5: The Beach Bum
Harmony Korine’s The Beach Bum is a slyly poetic yacht-rock anthem that gives the burnt out and directionless stoner manchild a sense of authentic soul. It may be heavily lathered in a thick haze of pot smoke and hedonistic behavior, but there are pockets and bubbles of clarity that waft moments of poetry and beauty over the viewer as intoxicating as the pot Moondog indulges throughout. What it lacks in focus, it more than makes up for in swagger and charm, of which it has oodles, making the whole experience so infectiously joyful that it’s hard not to succumb to its tomfoolery. It may not have the gags that fuel a Cheech and Chong vehicle, but it evokes the same feeling of joy, and it delivers on the laughs. The half baked, no fucks given attitude completely work to its advantage, crescendoing in a fiery display so gnarly you’d think it’s a piece of ole Moondog’s clothing.
Somewhat of a spiritual cousin to Hereditary, Ari Aster’s second feature, Midsommar, finds him probing deeper into the themes of loss, grief, and codependency, dragging the horror into the sunlight and letting the festivities run red with blood in this delightfully twisted and deliciously psychedelic fairytale. Trading in darkness for sunlight and the deteriorating family dynamic for an imploding relationship, Aster frames his latest haunt around the meat of another compelling drama. However, instead of focusing on how grief and loss can destroy or transform you, Midsommar finds the budding auteur slightly shifting gears, exploring the liberation from those dreadful feelings. Amidst the eerily peculiar and unsettling horrors, there’s an element of beauty and wonder (thanks to Pawel Pogorzelski’s lush cinematography), which is one of Midsommar’s stronger assets; not since the original Wicker Man have we been reminded that things can be sun-soaked and idyllic and still unnerve and psychologically run amok.
3: High Life
There’s little wonder why we love Claire Denis’ first English-language film, High Life, so much, given how much it echoes First Reform’s themes of extinction and existential dread. The film is a wonderfully stylized challenge that defies the traditional typifications of the sci-fi genre, taking the viewer down a cerebral path that has only been trampled on by contemplative cinema and art film mainstays like Solaris and 2001: A Space Odyssey. Languid, atmospheric, elusive, and more arrhythmic than most sci-fi fare, Denis rejects all of the genre’s tried and true conventions in favor of moving to the beat of her own drum. While it won’t be everyone’s cup of tea, it certainly rang our bell. The film gives you so much to chew on and is undeniably a singular experience that will stick with you for awhile.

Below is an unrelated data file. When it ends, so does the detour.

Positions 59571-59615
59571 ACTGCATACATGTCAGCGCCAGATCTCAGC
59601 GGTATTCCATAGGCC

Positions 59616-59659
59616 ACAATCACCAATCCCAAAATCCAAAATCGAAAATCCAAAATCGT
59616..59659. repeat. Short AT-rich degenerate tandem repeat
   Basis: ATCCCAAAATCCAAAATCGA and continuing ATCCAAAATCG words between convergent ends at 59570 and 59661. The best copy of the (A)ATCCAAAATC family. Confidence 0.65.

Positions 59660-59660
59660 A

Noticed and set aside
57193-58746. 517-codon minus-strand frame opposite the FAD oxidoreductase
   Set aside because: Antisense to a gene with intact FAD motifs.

2: The Art of Self-Defense
This refreshingly offbeat and deliciously niche comedy had us in an stranglehold of laughter for nearly its entirety. It may veer too heavily into the deadpan for some, but it takes on its meaty subject matter with deliberate blows that quietly boil into a surprising crescendo. It’s ultimately about toxic masculinity and the dangers of “boy’s clubs,” but it has some things to say about woman and femininity by proxy, which are just as potent. It has some really sneaky, low key zingers and several roundhouse kicks of gut bursting laughs though. Anchored by the excellent lead performance of Jesse Eisenberg, with Alessandro Nivola and Imogen Poots providing phenomenal support, The Art of Self-Defense is sure to deliver a karate chop your funny bone.
1: Her Smell
Spearheaded by an absolutely go-for-broke performance from Elizabeth Moss, Her Smell is a beautifully chaotic cyclone character study full of glitter, sweat, and mysticism that will absolutely leave you drenched in its singular aroma. It possesses a visceral energy that effectively wraps you up in its dizzying madness of its protagonist, a punk rocker on the downward spiral. The narrative is thin, and really it’s nothing new, but the performances and execution elevate the end result through the stratosphere. All of its efforts are directed solely on the characters, and slowly and subtly, it reveals shades of depth and definition to each individual character and their relationships, creating layers that the audience gets to unravel. Her Smell is pitch-perfect, even when it sings off-key, with each aspect working in harmony to create an absolutely visceral experience. Watching a rock star burn their life, career, and image to the ground and piss on the ashes has never been so engrossing or entertaining, which is why it’s our favorite film so far this year.
What do you think? Did we leave your favorite film off our list? We want to know. Share your thoughts and feelings in the comments section below, and as always, remember to viddy well!